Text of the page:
Okay Goths and Goth lovers, it is time to descend into the Underworld to celebrate your dark, sinister and delicious selves! Today, May 22nd is… (drumroll) … World Goth Day!
Chances are you may have never heard of this very unique holiday. (In the U.S. they would not want word to get out, trust me.) I learned about it from my friend, the awesome Australian blogger V Something Speaks. Check out her Goth Day post for some great info and recipes to help celebrate!
Because the term Goth is complicated and comes from many origins, I thought it would be fun to explore a bit of our twisted Gothic history. Who exactly were the first Goths, what does the term mean and how did it get associated with horror movies and punk rock?
The first Goths were ancient Germanic barbarian tribes, also called Visigoths and Ostrogoths. The term comes from the Latin ‘Gothicus’ and the Greek ‘Gothoi’, later synonymous with ‘vandal’. The Goth tribes resided in what now is Eastern Europe, and were known to be pretty bad-ass, especially under their first organizer, King Alaric.
The Goth tribes apparently got fed up with Rome running the world and, after several failed attempts, finally, under Alaric’s leadership, effectively brought down the Roman empire. This occurred sometime in the 5th century. They then scattered to various places around the world, including remote corners of Europe and Asia Minor. The last of the Gothic tribes were still living in areas near the Baltic Sea as late as the 18th century. One of their languages, known as ‘Crimean Gothic’, was reportedly spoken up until around 1945.
But the Goths were not just warriors. ‘Gothic art’ was a term used to describe a Medieval art movement that developed in France around the 12th century. It included unconventional forms of sculpture, fresco, stained glass, and architecture. Its characteristics were a hodge-podge of different elements (spires, spirals, arches, gargoyles and figurines). Because it broke with classical art forms, critics eventually called it ‘Gothic’ as they thought the new styles were somewhat barbaric and crude.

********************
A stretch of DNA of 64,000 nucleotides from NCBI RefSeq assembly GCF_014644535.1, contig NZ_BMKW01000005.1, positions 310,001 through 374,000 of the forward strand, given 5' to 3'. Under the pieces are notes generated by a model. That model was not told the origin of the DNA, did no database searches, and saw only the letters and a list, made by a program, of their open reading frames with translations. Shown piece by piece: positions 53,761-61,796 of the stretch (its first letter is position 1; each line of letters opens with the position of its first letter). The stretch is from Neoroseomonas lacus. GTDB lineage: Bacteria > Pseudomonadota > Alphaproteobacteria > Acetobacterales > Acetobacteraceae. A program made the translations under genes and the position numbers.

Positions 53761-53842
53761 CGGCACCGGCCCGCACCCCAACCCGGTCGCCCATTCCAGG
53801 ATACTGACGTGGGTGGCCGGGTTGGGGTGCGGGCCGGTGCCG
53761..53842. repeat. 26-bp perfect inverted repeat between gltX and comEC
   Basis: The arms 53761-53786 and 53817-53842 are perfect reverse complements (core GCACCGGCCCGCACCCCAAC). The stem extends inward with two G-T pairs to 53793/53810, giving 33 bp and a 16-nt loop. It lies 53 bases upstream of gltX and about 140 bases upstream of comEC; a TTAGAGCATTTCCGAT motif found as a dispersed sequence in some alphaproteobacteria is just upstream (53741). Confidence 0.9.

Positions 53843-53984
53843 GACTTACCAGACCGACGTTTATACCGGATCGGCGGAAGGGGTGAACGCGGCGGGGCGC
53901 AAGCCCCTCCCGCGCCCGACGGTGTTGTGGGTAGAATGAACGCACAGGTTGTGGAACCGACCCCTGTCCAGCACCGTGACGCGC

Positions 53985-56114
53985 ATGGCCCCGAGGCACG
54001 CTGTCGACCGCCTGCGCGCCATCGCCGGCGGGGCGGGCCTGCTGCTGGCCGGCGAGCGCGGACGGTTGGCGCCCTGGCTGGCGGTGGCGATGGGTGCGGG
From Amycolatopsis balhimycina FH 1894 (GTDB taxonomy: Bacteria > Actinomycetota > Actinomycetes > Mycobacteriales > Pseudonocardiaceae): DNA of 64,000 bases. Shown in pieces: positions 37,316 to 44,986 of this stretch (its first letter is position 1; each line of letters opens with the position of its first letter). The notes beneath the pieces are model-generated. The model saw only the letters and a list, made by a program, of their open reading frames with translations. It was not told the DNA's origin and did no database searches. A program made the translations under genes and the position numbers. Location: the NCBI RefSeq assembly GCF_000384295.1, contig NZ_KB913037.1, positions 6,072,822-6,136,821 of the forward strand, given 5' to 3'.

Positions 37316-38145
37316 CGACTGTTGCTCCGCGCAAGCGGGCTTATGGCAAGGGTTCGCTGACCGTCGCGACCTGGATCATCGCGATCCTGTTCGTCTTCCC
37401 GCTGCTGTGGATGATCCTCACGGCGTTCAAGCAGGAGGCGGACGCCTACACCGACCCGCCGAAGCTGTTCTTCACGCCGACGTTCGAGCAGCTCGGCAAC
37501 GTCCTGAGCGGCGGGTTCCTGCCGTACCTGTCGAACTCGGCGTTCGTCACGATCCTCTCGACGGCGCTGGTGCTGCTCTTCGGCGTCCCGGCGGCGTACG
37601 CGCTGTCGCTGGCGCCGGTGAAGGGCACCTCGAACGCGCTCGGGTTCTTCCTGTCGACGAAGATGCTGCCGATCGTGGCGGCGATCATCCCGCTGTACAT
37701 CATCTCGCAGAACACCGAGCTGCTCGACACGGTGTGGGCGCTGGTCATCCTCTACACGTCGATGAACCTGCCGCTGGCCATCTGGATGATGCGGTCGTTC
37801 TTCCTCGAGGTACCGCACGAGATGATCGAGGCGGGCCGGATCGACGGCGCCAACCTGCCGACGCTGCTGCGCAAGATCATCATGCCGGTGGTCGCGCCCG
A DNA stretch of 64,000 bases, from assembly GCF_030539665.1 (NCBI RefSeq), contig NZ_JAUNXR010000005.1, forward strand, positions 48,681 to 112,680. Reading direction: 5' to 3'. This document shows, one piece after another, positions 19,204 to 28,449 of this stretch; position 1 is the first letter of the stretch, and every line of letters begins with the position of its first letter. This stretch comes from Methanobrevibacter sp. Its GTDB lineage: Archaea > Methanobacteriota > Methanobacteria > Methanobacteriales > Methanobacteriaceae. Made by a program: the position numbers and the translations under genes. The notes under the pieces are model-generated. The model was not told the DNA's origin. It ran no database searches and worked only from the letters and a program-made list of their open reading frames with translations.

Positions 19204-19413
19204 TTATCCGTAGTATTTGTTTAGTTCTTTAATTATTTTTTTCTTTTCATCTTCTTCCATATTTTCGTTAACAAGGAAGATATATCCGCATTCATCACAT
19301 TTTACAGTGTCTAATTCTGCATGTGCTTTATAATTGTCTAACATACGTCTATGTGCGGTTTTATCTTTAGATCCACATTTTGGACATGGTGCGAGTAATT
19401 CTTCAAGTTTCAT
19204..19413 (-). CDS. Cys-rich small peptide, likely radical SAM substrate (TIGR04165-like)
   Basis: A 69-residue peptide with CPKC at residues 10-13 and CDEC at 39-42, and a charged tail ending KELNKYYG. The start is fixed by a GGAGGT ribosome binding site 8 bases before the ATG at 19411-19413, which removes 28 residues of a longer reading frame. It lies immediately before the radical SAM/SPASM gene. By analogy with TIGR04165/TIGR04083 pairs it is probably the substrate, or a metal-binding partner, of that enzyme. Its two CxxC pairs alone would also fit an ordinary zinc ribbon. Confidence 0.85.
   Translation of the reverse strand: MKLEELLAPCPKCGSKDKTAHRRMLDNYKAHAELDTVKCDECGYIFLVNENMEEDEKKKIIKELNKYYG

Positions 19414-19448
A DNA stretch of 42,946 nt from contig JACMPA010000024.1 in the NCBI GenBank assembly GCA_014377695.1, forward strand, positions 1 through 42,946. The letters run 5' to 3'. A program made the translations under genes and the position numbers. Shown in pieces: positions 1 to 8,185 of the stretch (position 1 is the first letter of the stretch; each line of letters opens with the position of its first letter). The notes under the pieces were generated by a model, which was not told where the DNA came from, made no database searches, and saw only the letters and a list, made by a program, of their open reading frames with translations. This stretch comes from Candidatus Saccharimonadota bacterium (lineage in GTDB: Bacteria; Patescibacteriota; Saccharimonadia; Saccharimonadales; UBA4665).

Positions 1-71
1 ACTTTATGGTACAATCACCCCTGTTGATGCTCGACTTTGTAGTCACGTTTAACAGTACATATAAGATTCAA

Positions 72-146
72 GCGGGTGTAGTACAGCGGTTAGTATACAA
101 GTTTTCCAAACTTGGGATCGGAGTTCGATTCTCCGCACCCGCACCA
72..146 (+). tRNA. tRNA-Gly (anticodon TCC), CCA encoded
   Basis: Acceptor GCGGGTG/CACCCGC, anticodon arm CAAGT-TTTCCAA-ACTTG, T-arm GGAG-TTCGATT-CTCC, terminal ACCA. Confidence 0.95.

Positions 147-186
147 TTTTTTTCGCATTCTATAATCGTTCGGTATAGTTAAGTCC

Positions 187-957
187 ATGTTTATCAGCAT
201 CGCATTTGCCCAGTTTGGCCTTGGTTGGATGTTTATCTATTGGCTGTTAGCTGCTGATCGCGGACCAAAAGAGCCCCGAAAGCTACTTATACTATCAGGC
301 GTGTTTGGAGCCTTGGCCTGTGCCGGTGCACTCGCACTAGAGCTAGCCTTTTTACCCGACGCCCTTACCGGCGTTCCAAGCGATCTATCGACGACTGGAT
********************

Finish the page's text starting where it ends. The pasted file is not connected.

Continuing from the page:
(I know! It is hard to imagine Notre Dame cathedral as ‘crude’. )
Fast forward to the 18th century when English authors re-used the name Gothic once again to describe literature. Gothic fiction centered around themes of terror and mystery, hauntings, vampires and death. Gothic romance featured dangerous, sensual, forbidden love affairs with overtones of bondage — both physical and psychological. Horace Walpole is credited with the first Gothic novel, ‘The Castle of Otranto’, published in 1764. Gothic fiction carried into the 19th and 20th centuries. More popular writers include Mary Shelly, Bram Stoker, Anne Radcliffe, Emily Bronte and Edgar Allan Poe.
Do you see a pattern here? Goth has always been about stepping outside the accepted norms of society and overthrowing the status quo.
Our current Goth subculture probably grew out of these unconventional, shocking and romantic ideas. It perhaps became most prominent in the 1980’s underground music scene with bands such as The Cure, Bauhaus, Joy Division and The Damned. Enter MTV, the internet, and the beginnings of a new revolution.
Of course, many other things gave influence to post- modern Goth – for example, the art of Edward Gorey, movies like ‘The Hunger’ and ‘Edward Scissorhands’, Anne Rice’s Vampire Chronicles, Holly Black’s urban faerie tales — as well as a variety of spiritual and political ideas.
And then there is the fashion! You know it when you see it.
Present day Goth is the natural evolution of its original barbaric/ rebellious/ mysterious and romantic roots, coupled with a great love for the color black.
At any rate, World Goth Day is a great time to don some sexy clothes, fly the freak flag, read Poe, eat Black Forest cupcakes and (broodingly) let your dark side shine.
(Even a blonde sun worshipper like me goes Goth from time to time…)
And finally, a video to make your day 🙂